General Comments

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15 Responses to General Comments

  1. John says:

    Mark, following up on the BHL union discussion I’m really only commenting on two points.

    1) If we take both right to work laws and union shop laws as intervention into voluntary contract, are they both consistent with above free market wages? Or was that a bit of a misread in the comments?

    2) I get the point that if a law ties the employer’s hand regarding ability to negotiate with other workers one different terms than those agreed to with the union does interfere with the natural right of association on agreed terms. That said, it’s not clear to me that an employer agreeing to a closed shop is violating any natural right. So if you claim is that some federal law violates a natural right, I agree in general.


    • Mark Friedman says:

      I’m not 100% sure that I completely understand your first comment, but I will respond to the best of my ability. I don’t accept the idea that right to work laws interfere with the right to contract, other than in a purely theoretical sense (discussed immediately below). Right to work laws simply prevent unions from making workers join or pay dues as a condition of employment, and precludes unions from acting as the exclusive bargaining agent for workers. I agree that (as I understand them) they also prevent an employer from voluntarily agreeing to a closed shop arrangement, but I question whether any sane employer would actually desire to so.

      A closed shop agreement means that in the event of a strike the employer is going to suffer major economic loss compared to an open shop situation. The former arrangement means that months will go by while the legally mandated process of bargaining with the union plays out, while in a right to work state the employer could immediately make offers to individual employees who don’t want to strike and to outside workers who would like a job even at wages less than the union demands. That said, I agree that from a natural rights perspective an employer should have the right to agree to ANY deal it wishes, although for the reasons discussed above I think this is a little like saying that someone should have the right to agree to be the victim of an armed robbery.

      Thanks for the comment.

  2. Mike Mooney says:

    Recently you wrote at ON THE WING that cigarette and cigar smoking should be deregulated in privately owned buildings, I noted.

    Over 35 states have legislated against this kind of smoking in areas where the public is served.

    And 105 municipalities in the U.S. have legislated against smoking at public parks and beaches.

    New York City began its regulation of smoking in parks and beaches just today, Monday, May 23rd.

    Thirty-five states and one-hundred-five cities and towns say you’re on the wrong side of progress.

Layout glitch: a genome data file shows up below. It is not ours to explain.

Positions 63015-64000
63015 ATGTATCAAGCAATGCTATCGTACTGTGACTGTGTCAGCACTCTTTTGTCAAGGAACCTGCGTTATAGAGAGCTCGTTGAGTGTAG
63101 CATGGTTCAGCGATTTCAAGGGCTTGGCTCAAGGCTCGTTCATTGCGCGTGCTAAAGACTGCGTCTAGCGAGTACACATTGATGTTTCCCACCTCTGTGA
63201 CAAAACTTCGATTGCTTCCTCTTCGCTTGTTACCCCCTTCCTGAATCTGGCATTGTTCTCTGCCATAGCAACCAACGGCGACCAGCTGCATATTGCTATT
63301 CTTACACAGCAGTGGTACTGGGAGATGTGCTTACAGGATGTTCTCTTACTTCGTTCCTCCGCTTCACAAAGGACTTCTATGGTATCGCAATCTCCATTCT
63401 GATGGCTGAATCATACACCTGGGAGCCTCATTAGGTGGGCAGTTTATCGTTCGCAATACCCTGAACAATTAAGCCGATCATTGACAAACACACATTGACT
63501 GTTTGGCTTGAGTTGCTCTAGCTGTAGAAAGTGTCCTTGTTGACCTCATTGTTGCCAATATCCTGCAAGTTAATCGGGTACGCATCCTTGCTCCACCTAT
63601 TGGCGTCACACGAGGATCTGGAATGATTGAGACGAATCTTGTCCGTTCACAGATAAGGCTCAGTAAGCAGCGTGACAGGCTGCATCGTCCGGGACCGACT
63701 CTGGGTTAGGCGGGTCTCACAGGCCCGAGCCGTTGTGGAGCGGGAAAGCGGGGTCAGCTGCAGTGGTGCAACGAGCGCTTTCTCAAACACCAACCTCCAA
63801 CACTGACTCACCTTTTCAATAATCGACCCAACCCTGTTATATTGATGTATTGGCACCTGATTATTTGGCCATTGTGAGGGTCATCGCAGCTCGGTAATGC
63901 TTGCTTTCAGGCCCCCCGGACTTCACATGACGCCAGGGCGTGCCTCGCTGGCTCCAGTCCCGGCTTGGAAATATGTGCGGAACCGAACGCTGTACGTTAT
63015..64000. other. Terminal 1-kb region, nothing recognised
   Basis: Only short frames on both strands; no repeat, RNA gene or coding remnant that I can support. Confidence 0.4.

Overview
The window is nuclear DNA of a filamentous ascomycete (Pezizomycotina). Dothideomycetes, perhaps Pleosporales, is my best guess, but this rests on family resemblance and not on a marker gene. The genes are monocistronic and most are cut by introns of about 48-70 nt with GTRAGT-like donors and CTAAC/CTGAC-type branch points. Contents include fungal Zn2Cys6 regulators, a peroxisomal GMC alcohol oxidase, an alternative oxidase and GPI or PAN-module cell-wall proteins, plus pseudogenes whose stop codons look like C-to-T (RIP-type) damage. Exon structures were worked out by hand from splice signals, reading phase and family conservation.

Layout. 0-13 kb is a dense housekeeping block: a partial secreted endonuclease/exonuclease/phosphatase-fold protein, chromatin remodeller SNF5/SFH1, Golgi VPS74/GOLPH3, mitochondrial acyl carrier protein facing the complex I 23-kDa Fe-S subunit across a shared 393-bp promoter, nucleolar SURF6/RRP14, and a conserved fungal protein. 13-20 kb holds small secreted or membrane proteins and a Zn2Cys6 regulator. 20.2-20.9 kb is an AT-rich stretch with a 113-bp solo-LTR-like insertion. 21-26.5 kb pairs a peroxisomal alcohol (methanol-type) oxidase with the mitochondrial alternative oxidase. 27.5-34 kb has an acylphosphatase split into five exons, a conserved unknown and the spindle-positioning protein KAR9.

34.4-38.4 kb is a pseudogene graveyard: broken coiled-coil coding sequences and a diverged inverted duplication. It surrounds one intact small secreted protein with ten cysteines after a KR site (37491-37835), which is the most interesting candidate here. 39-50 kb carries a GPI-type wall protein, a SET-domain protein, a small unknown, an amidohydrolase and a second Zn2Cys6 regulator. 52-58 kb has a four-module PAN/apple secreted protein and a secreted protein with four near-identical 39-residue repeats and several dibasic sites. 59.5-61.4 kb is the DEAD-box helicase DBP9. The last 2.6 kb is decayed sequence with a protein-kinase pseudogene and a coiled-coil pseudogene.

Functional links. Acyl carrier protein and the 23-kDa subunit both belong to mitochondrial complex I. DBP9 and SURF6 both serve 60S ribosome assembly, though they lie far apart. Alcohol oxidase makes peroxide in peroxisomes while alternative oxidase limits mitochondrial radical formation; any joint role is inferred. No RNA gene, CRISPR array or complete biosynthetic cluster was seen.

You are not persuaded by all this support for a ban on toxins in the air we breathe?

    ~ Mike M.

    • Mark Friedman says:

      Well…no. Democracies often do stupid things, or worse, things that violate people’s rights. Witness what happened to our Japanese-American citizens during WWII. Private owners have the right to control what happens on their property, unless they wish to do something that violates the rights of others, e.g. experiment with the Anthrax microbe. When private business owners set the rules for their space they violate no person’s rights, because those who do not wish to abide by those rules can stay out of that building–problem solved. Thanks for the comment.

  3. Mike Mooney says:


    Slate, in the internet magazine, has just published, on June 19, an article about Robert Nozick, in which the author Stephen Metcalf, claims that Nozick eventually found Libertarianism less defensible after the mid-1970’s (when his book was first out in print.) By the the 1980’s he was more interested in democratic institutions and less interested in unregulated capitalist markets. I’d be interested in seeing you write a comment at Slate’s site.

    ~ Mike M.

    • Mark Friedman says:

      Hi Mike,
      This is an old issue, one that I briefly mention in my book (n.10, pp.161-2). Those who say Nozick renounced his libertarianism in any meaningful way are either badly misinformed or spreading propaganda. He did later question some of the more extreme elements of his earlier views, but never offered any arguments against his earlier positions. Near to his death he gave an interview where he noted that his so-called recantation was greatly exaggerated. This story has been told a number of times, and I feel no need to respond to the guy writing in Slate. Thanks for the comment.

  4. Mike Mooney says:

    Did Robert Nozick even view himself as a “libertarian?” He had met Murray Rothbard of the Von Mises Institute, and he was aware, in his discussions with Rothbard, of Ludwig Von Mises and Friedrich Hayek, and many others — but he was more a scholar of fundamental issues from the 1700’s Enlightenment Era, the era of John Locke thru Immanuel Kant, one wasn’t likely to see someone like him at a third-party convention of practical politics wearing a Ron Paul pin, I’d assume. Did Nozick use the word Libertarian to refer to his convictions?